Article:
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What type of weed is this?

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What type of weed is this?

Postby Sarah-eco » Jul 05, 2014 3:08 pm

This weed is growing very quickly. Does anyone know what it is and how best to treat (remove) it? Are there safe, eco-friendly methods for removing or sprays that would work? Thank you :)

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Re: What type of weed is this?

Postby MountainDad » Jul 05, 2014 3:22 pm

Kind of looks like horsetail. Look it up, maybe you can do a more in depth comparison.
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Re: What type of weed is this?

Postby Ian66 » Jul 06, 2014 6:41 am

It is horsetail (Equisetum arvense)

Round up or other chemicals will not eliminate it....
It has a very long, thin root system that goes down several feet...so digging it is difficult...
Best way to get rid of it is to cover the area (if possible) with landscape cloth or cardboard to smother it......
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Re: What type of weed is this?

Postby StephenW-G » Jul 15, 2014 9:28 pm

Just an addendum to Ian 66's excellent post:
If the horsetail arrived with a load of recently purchased topsoil, you may have a case for having it removed by whomever supplied the topsoil/triple mix, etc. And if it isn't well established, then you have a fairly good chance of eradicating it.

If it's already growing in your garden, and smothering doesn't work or isn't practical, then you will probably have to content yourself with pulling out everything that appears above the soil surface, but you will never successfully starve out the root system (as you can do with many weeds). So it will be an ongoing project. As well, attempting to dig up the roots (which can easily sink down more than one metre) isn't helpful, as every bit of broken root will sprout an new plant.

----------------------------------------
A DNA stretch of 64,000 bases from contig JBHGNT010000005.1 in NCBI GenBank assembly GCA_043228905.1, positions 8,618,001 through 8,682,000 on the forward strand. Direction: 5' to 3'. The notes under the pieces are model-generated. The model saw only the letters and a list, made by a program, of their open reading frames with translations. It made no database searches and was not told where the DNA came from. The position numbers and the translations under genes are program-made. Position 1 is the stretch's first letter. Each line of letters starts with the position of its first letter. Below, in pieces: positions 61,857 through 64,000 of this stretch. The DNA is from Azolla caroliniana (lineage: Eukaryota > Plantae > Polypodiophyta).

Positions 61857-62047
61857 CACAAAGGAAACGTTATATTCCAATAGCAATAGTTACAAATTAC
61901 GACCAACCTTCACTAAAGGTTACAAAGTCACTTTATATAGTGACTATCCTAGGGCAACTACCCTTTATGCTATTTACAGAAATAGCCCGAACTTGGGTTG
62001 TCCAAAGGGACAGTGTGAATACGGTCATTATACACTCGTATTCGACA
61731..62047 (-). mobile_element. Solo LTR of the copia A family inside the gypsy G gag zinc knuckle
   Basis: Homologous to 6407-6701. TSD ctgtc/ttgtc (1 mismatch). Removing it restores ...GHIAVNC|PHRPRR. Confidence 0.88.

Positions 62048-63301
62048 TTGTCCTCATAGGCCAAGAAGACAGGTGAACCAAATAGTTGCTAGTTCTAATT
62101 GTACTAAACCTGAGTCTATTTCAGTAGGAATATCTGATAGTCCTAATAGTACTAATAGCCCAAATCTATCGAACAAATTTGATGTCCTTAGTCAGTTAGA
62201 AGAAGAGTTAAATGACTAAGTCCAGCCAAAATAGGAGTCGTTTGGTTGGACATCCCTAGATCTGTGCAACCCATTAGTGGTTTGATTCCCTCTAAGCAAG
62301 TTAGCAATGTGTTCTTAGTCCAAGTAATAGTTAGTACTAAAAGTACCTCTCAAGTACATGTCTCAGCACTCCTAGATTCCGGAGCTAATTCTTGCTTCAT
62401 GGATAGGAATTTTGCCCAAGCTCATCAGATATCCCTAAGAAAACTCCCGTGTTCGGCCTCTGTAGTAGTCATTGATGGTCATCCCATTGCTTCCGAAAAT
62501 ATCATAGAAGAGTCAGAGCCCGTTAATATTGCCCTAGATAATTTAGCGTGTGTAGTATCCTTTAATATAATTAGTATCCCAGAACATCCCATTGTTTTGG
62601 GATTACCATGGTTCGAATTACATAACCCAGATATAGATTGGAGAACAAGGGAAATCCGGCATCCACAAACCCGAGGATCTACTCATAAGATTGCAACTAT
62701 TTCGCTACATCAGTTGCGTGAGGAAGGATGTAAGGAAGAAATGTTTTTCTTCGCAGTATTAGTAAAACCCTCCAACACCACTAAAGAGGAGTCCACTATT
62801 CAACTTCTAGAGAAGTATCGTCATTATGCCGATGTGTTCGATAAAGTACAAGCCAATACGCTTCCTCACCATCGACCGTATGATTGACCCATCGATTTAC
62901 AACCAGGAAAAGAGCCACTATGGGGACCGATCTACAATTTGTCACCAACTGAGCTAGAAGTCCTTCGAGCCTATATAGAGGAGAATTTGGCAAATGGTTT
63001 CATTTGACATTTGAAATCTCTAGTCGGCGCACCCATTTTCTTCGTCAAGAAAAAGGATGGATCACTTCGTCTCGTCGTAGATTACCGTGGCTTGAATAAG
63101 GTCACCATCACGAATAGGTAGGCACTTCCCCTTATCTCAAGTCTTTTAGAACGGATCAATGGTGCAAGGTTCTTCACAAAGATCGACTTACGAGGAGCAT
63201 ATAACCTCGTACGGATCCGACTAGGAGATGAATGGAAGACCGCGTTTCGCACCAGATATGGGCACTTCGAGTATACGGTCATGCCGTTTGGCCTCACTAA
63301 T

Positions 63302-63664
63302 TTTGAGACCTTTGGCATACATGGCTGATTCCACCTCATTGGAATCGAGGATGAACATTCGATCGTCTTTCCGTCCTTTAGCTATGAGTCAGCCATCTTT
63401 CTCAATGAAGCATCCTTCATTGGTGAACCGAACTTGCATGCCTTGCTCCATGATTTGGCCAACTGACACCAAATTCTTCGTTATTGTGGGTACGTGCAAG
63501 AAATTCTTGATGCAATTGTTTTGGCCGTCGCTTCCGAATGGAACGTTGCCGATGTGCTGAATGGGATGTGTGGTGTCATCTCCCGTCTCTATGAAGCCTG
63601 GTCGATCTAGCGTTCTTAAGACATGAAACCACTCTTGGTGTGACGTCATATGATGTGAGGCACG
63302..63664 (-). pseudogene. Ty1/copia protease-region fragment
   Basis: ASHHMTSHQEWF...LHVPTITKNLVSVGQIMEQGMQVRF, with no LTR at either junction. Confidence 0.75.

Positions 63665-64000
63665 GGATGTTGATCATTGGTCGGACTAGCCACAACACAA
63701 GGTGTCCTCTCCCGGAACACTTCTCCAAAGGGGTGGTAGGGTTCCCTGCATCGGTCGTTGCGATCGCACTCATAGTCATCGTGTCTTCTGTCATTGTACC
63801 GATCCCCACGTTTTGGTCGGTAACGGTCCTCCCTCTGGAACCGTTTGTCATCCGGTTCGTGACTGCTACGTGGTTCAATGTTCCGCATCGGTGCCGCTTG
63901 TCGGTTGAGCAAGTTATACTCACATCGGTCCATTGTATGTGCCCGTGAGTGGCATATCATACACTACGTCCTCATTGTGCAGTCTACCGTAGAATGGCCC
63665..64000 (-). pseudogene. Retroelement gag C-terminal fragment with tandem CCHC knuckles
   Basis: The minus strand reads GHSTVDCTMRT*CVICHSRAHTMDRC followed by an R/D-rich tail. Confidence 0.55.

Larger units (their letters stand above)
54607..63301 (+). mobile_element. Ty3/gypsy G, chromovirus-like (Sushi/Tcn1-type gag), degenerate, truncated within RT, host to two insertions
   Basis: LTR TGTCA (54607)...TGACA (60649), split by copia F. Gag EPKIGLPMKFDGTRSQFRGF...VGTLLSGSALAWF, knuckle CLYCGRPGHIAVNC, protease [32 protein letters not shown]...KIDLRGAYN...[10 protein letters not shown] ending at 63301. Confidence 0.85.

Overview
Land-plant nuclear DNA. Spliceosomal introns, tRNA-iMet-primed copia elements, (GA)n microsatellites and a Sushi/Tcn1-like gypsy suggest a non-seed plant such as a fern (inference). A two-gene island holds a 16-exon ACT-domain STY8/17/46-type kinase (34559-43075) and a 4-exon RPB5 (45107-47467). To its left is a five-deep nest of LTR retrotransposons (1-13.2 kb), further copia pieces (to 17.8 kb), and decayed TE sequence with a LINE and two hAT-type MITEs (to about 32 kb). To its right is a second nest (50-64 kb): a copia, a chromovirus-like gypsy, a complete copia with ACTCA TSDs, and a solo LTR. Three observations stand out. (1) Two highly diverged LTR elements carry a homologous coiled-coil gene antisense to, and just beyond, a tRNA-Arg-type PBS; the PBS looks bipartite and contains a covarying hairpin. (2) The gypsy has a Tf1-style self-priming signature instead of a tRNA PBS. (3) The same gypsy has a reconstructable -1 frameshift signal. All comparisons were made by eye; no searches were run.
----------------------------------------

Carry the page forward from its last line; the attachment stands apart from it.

Horsetails--like ferns--have been around since the dinosaurs, and they reproduce by spores (like ferns) as well as by their aggressive rhizomes. They're native to the entire Northern Hemisphere, including Arctic regions.

In spite of not wishing them on my worst enemy, there are certainly plenty of much uglier "weeds" (or rather, native perennials ;)) so you may even decide that you can live with them. They're attractive in a prehistoric sort of way, and their naturally abrasive "foliage" make good pot-scrubbers, as any hard-core camper will tell you. They also tend to suppress other weeds, so you get a fairly uniform look.

The species Equisteum hyemale (Zone 3) and E. scirpoides (dwarf horsetail, Zone 5) are sometimes used as marginal plants in ponds.

But most importantly: Horsetail contains a substance which destroys vitamin B in animals. It is especially poisonous to young horses, but obviously, isn't good for dogs and cats either!
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